Kieran Binnie explains how interim payment applications can be used to recover damages in advance
You would be forgiven for thinking that contractors should find little comfort in Triuva Kapitalverwaltungsgesellschaft vs Galliford Try Construction (UK) Ltd. In fact, this recent case offers contractors a powerful means of stepping down claims to their subcontractors which are ultimately responsible for defective works or design.
The background to the Triuva case will be familiar to anyone who has experienced a defects claim. The claim concerned a 10-storey office block in Birmingham, constructed by Galliford Try under a design and build contract. Water ingress occurred in 2012 and spot inspections identified a number of defects in the cladding system. Remedial works began in 2015, comprising detailed investigations and implementation of a remedial scheme.
A year later proceedings were issued against Galliford Try, which in turn commenced a claim against its cladding subcontractor, Alumet Systems (UK) Ltd. But then there was a twist. By late 2016 the defect investigation had identified systemic cladding and curtain walling defects relating to weathertightness, fire safety, and structural integrity, and the remedial works contractor had priced solutions to each of these. With a trial date not yet confirmed but expected to be at least 12 months away, Triuva made an application to the court under civil procedure rule CPR 25(1)(1)(k), seeking an interim payment from Galliford Try in respect of the remedial costs relating to specific defects.
The power of interim payments
Following the widespread adoption of adjudication to provide swift dispute resolution, the use of CPR 25.1(1)(k) has fallen from favour in building disputes. It does, however, remain a powerful tool. Essentially, an application under this provision asks the court to find that the claimant will recover “a substantial amount of money (other than costs)” at trial and to award a payment on account.
The facts in Triuva relate to a property owner making an application against a contractor under a collateral warranty, and the court’s approach in this case demonstrates that contractors face a significant risk of being ordered to pay a damages in advance of trial. However, the same strategy is equally applicable to contractors seeking recovery of damages from their subcontractors, either alongside defending a claim (as in Triuva) or following the resolution of the main action.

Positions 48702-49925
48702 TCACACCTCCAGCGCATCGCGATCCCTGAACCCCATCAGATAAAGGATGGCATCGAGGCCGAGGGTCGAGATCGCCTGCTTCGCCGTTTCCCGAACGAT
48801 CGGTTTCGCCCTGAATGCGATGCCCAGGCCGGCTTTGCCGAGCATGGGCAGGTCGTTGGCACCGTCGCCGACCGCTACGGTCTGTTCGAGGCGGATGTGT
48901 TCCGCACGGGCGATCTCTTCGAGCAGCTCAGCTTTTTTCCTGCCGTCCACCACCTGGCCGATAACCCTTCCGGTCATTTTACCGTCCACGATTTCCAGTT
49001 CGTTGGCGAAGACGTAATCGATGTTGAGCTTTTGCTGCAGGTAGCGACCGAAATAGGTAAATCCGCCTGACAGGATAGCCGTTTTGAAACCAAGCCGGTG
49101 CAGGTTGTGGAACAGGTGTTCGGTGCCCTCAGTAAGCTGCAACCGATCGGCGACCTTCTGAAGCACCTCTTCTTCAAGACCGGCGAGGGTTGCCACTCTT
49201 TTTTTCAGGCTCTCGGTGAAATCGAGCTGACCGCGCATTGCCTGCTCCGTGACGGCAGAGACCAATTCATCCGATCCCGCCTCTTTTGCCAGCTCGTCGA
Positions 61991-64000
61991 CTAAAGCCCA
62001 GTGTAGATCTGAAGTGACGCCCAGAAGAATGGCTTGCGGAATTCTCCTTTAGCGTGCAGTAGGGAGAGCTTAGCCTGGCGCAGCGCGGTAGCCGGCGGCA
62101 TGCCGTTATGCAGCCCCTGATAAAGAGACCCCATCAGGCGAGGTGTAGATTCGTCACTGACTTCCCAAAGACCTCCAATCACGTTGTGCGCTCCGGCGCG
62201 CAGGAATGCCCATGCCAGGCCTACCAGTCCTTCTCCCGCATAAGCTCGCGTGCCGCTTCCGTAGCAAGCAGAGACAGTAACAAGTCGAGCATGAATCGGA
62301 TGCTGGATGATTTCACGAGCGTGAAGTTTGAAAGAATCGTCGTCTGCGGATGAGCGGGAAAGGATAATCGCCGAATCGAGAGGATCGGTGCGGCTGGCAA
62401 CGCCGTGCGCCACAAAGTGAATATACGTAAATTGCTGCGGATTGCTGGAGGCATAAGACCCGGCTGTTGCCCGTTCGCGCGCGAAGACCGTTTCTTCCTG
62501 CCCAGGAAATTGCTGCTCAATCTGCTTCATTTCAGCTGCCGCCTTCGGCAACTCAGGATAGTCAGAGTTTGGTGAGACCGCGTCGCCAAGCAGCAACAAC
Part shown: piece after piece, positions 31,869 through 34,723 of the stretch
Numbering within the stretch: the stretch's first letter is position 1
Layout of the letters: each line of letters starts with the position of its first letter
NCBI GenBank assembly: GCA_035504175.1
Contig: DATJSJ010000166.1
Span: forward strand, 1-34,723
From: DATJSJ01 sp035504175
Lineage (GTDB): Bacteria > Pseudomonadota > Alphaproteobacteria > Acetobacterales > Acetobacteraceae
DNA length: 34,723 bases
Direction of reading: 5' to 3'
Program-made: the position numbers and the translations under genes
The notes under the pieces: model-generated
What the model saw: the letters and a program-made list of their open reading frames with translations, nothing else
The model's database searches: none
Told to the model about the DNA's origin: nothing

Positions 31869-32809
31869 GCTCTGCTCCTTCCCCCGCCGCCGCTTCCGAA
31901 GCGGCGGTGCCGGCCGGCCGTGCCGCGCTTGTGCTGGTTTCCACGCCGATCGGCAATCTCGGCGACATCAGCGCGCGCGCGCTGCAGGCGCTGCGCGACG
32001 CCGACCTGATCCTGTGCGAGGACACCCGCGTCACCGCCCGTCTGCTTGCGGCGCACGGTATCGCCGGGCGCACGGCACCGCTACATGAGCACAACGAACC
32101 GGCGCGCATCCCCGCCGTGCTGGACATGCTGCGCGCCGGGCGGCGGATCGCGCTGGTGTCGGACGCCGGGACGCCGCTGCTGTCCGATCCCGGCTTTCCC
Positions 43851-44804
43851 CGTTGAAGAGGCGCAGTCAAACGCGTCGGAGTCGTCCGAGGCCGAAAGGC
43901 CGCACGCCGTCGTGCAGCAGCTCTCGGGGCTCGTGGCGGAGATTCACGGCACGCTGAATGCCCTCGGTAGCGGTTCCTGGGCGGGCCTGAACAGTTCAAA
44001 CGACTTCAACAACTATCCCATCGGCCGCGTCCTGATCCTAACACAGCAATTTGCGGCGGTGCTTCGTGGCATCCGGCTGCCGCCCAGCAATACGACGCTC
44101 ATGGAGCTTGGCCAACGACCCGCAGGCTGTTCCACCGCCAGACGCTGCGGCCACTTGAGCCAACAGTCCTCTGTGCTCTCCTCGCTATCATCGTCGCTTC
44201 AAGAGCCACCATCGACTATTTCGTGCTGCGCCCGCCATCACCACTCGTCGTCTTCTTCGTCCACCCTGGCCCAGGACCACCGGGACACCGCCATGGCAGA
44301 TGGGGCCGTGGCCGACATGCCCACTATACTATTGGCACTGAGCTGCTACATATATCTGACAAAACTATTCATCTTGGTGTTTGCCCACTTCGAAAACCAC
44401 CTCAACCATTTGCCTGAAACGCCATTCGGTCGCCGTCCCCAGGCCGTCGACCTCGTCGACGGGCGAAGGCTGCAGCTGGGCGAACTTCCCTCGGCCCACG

There are several benefits to this strategy. First, part of the damages claim will be paid in advance of trial, resulting in the early recovery of that element of the loss and mitigating the cash flow pressures of protracted litigation. Second, a successful application for interim payment indicates that the court believes the applicant will be successful at trial, which increases the likelihood of favourable settlement, whether by negotiation or mediation.
Finally, contractors that face defects claims arising out of subcontracted works packages may not want to wait for trial before recovering their losses from subcontractors if they have concerns over those subcontractors’ long-term solvency, and applications for interim payment offer a way of managing that insolvency risk.
Not all claims are appropriate for an application for interim payment, and the court is unwilling to allow the application hearing to be used as a “mini trial”. It is therefore important to select heads of claim for your application which allow the court to make a quick decision on liability and quantum.
Careful selection of which heads of claim should go into the application is necessary, preferably by setting out defects for which there is only a weak defence and also a high degree of certainty over the related costs.
If the likely remedial costs have been incurred for those heads of claim, so much the better; expert evidence and factual witness statements can demonstrate the existence and cause of the defects, and identify the costs incurred as a consequence of making good the defects. The aim is to present a clear picture to the court that the defects and costs are obvious, and that the claim will be successful should it reach trial.
And so in Triuva the Technology and Construction Court found that, on the evidence before it, there was no defence to the defects arising from water ingress, fire stopping, defective fixings and missing anti-rotation pins, and inadequate thermal insulation. The claimant was able to satisfy the court as to the existence of those defects, that they fell within Galliford Try’s contractual obligations, and the consequent costs. Agreeing that the claimant would recover “a substantial amount of money (other than costs)” at trial, the court awarded a payment on account of £300,000 plus costs in respect of those defects. Galliford Try made the same application against Alumet and was able to recover the same sums as awarded to Triuva, without sustaining any loss itself.
The main proceedings and the Part 20 claim between Galliford Try and Alumet subsequently settled before trial.
Whether the use of CPR 25.1(1)(k) becomes more common remains to be seen, but this case is a reminder of some of the strategies open to claimants pursuing defect claims.
Kieran Binnie is a solicitor and construction law expert at Anthony Collins Solicitors, which acted for Triuva in the case